Geographical Regions

Antarctica | Arctic Ocean | Greenland | Subpolar | Non-Polar

PECS is applicable to polar or polar-style journeys operating in polar, sub-polar or non-polar regions. The single most important criteria is the surface over which a journey travels, which must be on land ice/snow, sea ice or frozen lake, and may include parts of adjoining ice-free areas.

Antarctica

Antarctica is recognised by the Antarctic Treaty System as ‘the area below 60º South Latitude, including all ice shelves’. Ice shelves are an extension of Antarctic land ice and part of the Antarctic continent. Their seaward perimeters, which are fronted by sea or annual sea ice, form part of the Antarctic coastline.

The Antarctic icecap is divided into the East and West Antarctic Ice Sheets, separated by the Transantarctic Mountains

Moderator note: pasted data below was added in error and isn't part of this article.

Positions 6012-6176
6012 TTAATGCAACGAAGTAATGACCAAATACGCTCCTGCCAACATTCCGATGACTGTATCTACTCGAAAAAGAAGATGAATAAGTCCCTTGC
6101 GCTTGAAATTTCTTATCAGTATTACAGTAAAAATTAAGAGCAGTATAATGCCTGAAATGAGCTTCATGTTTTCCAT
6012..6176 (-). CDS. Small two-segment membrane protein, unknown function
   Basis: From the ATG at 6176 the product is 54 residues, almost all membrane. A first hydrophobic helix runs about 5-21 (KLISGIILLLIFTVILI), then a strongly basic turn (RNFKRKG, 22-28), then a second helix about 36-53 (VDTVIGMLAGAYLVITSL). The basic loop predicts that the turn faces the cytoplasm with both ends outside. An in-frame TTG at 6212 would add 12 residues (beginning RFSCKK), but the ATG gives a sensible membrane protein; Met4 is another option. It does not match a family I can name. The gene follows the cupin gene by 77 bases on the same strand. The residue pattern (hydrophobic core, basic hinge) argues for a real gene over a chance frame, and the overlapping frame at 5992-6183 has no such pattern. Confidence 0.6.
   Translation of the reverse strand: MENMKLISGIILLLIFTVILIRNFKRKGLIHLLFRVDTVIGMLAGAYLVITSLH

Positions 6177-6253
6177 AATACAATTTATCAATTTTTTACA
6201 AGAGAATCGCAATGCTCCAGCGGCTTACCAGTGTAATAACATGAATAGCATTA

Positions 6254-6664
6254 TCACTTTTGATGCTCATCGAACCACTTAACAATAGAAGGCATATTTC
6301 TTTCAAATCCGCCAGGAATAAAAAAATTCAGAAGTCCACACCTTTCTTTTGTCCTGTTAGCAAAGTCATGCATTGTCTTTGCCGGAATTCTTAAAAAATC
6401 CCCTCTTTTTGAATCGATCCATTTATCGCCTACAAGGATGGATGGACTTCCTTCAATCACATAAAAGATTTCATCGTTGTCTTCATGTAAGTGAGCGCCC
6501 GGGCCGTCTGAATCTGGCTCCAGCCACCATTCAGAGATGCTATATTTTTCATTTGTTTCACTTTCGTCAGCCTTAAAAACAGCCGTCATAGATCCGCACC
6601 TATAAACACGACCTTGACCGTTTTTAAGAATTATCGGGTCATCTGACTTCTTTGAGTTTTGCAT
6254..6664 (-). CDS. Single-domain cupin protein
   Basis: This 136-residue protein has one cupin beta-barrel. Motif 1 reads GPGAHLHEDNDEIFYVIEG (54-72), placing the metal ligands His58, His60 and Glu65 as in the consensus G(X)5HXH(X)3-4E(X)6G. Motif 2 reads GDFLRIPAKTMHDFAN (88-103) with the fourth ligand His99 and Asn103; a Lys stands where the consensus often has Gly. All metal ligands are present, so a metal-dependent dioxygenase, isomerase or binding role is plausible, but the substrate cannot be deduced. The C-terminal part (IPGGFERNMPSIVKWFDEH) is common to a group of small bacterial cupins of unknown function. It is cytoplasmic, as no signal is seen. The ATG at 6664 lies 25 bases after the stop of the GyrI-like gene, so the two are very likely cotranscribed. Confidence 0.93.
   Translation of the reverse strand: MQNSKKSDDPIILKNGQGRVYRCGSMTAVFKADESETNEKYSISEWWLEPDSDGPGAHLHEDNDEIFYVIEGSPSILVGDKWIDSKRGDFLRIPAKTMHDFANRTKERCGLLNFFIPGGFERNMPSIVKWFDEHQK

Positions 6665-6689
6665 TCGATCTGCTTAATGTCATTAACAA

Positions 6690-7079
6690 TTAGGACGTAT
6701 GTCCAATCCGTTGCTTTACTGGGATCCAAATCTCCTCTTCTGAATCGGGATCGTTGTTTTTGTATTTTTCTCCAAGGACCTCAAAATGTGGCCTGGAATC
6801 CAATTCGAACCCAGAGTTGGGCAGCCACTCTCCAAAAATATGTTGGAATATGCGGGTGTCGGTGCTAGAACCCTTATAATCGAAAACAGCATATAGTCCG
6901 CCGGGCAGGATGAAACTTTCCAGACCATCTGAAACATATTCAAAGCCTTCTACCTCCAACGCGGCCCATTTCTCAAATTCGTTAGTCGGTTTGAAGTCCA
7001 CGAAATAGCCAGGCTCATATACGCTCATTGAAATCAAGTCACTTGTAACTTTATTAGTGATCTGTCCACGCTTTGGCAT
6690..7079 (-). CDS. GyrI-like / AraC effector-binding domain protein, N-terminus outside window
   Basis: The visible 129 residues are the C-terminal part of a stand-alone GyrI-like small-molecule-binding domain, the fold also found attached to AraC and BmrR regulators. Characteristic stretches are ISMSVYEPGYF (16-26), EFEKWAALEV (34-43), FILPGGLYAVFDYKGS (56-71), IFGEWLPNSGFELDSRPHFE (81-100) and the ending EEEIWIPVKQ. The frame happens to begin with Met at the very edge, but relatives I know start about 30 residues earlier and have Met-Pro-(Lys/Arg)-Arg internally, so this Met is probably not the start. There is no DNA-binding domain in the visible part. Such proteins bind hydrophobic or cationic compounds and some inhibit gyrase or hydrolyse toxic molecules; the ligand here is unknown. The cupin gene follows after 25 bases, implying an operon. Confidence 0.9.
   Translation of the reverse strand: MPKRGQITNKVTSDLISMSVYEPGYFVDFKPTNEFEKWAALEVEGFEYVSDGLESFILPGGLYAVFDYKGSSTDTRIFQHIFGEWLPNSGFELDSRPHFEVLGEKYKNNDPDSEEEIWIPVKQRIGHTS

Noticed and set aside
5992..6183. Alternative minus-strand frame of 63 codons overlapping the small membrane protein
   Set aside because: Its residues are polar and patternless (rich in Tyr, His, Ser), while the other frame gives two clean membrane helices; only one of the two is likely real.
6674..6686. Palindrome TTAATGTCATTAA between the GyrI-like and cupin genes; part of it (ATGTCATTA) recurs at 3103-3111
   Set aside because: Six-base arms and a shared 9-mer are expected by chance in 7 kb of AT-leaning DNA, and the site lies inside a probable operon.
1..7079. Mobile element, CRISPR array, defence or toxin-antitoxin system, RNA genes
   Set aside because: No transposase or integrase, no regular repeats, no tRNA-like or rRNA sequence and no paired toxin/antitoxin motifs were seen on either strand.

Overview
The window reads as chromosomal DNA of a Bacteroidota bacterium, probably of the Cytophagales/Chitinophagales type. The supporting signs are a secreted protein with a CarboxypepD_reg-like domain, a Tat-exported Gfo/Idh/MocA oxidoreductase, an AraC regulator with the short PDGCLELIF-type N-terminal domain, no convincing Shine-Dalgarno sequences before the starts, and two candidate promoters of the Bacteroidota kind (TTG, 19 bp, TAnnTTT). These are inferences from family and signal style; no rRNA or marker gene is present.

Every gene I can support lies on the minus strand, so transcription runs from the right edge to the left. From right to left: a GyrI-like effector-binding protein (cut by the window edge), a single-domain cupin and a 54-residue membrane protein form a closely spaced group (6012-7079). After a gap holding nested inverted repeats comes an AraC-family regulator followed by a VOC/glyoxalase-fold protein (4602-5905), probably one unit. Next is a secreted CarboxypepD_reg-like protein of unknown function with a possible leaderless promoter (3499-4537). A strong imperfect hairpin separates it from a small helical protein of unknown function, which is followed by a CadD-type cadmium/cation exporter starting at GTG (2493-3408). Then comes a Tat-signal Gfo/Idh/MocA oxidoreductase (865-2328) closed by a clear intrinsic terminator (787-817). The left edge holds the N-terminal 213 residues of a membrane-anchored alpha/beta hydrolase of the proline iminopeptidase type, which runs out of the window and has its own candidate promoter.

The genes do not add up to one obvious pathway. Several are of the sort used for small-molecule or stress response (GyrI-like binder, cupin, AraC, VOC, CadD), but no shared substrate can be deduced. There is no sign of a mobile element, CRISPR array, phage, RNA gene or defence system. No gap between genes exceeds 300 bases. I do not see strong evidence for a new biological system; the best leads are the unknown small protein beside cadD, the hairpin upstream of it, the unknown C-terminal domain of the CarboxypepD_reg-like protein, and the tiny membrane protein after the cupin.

+ Antarctic Margins + Paths

Arctic Ocean

Located mostly in the Arctic north polar region in the middle of the Northern Hemisphere, the Arctic Ocean (sometimes referred to as the Arctic Sea) is almost completely surrounded by Eurasia and North America. Arctic Ocean journeys travel primarily north of the Arctic Circle.

+ Arctic Ocean Margins + Paths

Greenland - Kalaallit Nunaat

Greenland is the world's largest island, located between the Arctic and Atlantic oceans.

Three-quarters of Greenland is covered by the world’s second largest ice sheet, sectioned east and west by a broad longitudinal Ice Divide.

+ Greenland Margins + Paths

Subpolar

Subpolar environments include regions of the subarctic and subantarctic.

Subarctic areas are generally found between 50º and 70ºN and include much of Siberia, Kamchatka, Iceland, parts of Scandinavia and most of Canada's Northwest Territories and Alaska.

Subantarctic areas are generally found between 46º and 60ºS and include the islands or island groups south of 60º.

Non-polar

PECS can also be used to classify journeys in non-polar environments that provide conditions suitable for extended polar-style expeditions.

Such areas include the Patagonian icecaps, Lake Baikal and alpine regions.

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